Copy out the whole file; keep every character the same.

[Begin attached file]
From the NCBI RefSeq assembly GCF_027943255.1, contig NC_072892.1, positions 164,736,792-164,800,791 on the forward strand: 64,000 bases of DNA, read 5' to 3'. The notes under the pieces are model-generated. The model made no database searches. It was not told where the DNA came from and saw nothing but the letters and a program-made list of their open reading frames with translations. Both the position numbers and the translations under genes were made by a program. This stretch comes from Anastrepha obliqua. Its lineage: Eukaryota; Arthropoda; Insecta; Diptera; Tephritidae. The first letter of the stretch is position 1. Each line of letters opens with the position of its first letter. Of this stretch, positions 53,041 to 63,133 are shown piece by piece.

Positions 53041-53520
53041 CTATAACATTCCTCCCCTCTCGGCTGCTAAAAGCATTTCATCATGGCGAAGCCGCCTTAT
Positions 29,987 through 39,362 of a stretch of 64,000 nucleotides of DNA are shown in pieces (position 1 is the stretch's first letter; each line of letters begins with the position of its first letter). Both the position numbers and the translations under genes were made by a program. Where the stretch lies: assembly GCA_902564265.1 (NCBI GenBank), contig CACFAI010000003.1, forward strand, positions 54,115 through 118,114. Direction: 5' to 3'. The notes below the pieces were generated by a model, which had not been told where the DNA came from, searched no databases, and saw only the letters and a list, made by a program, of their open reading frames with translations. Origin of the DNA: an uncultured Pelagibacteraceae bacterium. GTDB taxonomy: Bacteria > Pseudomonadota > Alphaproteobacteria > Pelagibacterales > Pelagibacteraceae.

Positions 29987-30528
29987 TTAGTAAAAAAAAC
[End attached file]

From the NCBI RefSeq assembly GCF_027943255.1, contig NC_072892.1, positions 164,736,792-164,800,791 on the forward strand: 64,000 bases of DNA, read 5' to 3'. The notes under the pieces are model-generated. The model made no database searches. It was not told where the DNA came from and saw nothing but the letters and a program-made list of their open reading frames with translations. Both the position numbers and the translations under genes were made by a program. This stretch comes from Anastrepha obliqua. Its lineage: Eukaryota; Arthropoda; Insecta; Diptera; Tephritidae. The first letter of the stretch is position 1. Each line of letters opens with the position of its first letter. Of this stretch, positions 53,041 to 63,133 are shown piece by piece.

Positions 53041-53520
53041 CTATAACATTCCTCCCCTCTCGGCTGCTAAAAGCATTTCATCATGGCGAAGCCGCCTTAT
Positions 29,987 through 39,362 of a stretch of 64,000 nucleotides of DNA are shown in pieces (position 1 is the stretch's first letter; each line of letters begins with the position of its first letter). Both the position numbers and the translations under genes were made by a program. Where the stretch lies: assembly GCA_902564265.1 (NCBI GenBank), contig CACFAI010000003.1, forward strand, positions 54,115 through 118,114. Direction: 5' to 3'. The notes below the pieces were generated by a model, which had not been told where the DNA came from, searched no databases, and saw only the letters and a list, made by a program, of their open reading frames with translations. Origin of the DNA: an uncultured Pelagibacteraceae bacterium. GTDB taxonomy: Bacteria > Pseudomonadota > Alphaproteobacteria > Pelagibacterales > Pelagibacteraceae.

Positions 29987-30528
29987 TTAGTAAAAAAAAC